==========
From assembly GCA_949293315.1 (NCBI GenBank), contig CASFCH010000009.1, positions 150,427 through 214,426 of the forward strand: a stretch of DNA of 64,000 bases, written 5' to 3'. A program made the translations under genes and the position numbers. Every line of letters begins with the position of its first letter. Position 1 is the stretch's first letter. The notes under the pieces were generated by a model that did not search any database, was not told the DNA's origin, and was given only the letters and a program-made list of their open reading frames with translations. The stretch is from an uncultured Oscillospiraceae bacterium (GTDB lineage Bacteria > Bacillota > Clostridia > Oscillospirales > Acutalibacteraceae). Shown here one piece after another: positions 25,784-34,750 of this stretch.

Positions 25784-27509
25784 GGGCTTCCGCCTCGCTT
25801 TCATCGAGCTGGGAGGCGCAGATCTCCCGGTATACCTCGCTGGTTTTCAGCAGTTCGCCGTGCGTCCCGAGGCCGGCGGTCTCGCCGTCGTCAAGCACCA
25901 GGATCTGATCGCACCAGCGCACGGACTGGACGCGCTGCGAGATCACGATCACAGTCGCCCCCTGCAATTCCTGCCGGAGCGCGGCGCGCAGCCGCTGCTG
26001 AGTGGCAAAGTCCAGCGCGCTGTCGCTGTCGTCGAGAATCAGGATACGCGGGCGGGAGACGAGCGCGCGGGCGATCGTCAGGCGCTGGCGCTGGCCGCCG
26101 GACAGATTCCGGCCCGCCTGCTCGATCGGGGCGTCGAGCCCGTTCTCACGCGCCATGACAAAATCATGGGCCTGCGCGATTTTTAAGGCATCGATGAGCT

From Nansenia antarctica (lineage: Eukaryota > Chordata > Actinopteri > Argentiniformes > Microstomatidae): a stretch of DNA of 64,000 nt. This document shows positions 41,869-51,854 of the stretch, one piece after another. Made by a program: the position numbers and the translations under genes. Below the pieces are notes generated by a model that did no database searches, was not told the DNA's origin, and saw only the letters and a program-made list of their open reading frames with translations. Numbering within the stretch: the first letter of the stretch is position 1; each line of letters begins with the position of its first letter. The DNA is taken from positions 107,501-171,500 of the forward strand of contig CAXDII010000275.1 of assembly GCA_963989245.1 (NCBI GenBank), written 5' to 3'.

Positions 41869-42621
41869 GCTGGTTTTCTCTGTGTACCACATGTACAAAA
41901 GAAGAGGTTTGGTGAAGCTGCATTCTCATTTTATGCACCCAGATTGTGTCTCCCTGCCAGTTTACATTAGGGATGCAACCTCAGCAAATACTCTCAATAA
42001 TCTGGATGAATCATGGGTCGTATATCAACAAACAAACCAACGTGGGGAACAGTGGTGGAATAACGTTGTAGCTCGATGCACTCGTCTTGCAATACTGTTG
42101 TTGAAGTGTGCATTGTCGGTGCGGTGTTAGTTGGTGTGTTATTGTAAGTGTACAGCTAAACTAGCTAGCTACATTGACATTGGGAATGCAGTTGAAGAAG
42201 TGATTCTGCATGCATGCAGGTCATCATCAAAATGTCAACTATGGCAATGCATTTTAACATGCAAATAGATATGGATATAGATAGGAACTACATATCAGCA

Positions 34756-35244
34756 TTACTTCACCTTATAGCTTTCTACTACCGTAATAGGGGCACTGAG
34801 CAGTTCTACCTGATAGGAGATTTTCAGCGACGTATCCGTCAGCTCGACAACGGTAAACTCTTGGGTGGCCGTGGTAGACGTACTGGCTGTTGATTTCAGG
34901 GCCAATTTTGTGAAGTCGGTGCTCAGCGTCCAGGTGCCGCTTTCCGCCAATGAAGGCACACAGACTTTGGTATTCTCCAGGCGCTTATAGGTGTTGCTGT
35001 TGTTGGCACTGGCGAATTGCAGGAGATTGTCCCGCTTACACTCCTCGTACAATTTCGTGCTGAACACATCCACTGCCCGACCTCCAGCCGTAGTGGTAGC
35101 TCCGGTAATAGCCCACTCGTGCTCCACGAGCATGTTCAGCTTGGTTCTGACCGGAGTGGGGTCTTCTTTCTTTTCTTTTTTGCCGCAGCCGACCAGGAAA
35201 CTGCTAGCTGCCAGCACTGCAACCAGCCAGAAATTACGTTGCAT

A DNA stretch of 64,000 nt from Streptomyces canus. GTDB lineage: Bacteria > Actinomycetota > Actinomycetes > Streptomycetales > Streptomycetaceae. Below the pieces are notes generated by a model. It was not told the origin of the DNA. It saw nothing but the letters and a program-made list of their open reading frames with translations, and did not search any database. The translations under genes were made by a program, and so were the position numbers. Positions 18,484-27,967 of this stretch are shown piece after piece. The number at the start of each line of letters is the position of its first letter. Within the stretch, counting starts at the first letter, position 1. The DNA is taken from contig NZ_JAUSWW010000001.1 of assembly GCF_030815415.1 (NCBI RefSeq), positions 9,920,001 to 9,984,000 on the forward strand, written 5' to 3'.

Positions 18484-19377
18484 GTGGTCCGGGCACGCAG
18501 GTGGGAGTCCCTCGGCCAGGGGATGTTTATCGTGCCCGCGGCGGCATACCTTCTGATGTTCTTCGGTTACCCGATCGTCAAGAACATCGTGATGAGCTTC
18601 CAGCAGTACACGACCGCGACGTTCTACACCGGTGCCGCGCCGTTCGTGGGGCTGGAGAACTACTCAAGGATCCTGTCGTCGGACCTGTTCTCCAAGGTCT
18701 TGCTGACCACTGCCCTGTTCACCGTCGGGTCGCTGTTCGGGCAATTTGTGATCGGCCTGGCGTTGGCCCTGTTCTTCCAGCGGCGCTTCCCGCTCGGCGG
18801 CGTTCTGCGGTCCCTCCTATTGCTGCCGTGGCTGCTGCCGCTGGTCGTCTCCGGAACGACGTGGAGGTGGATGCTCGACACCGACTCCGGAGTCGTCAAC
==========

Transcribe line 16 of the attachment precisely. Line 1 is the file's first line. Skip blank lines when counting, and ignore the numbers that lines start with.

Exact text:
34756 TTACTTCACCTTATAGCTTTCTACTACCGTAATAGGGGCACTGAG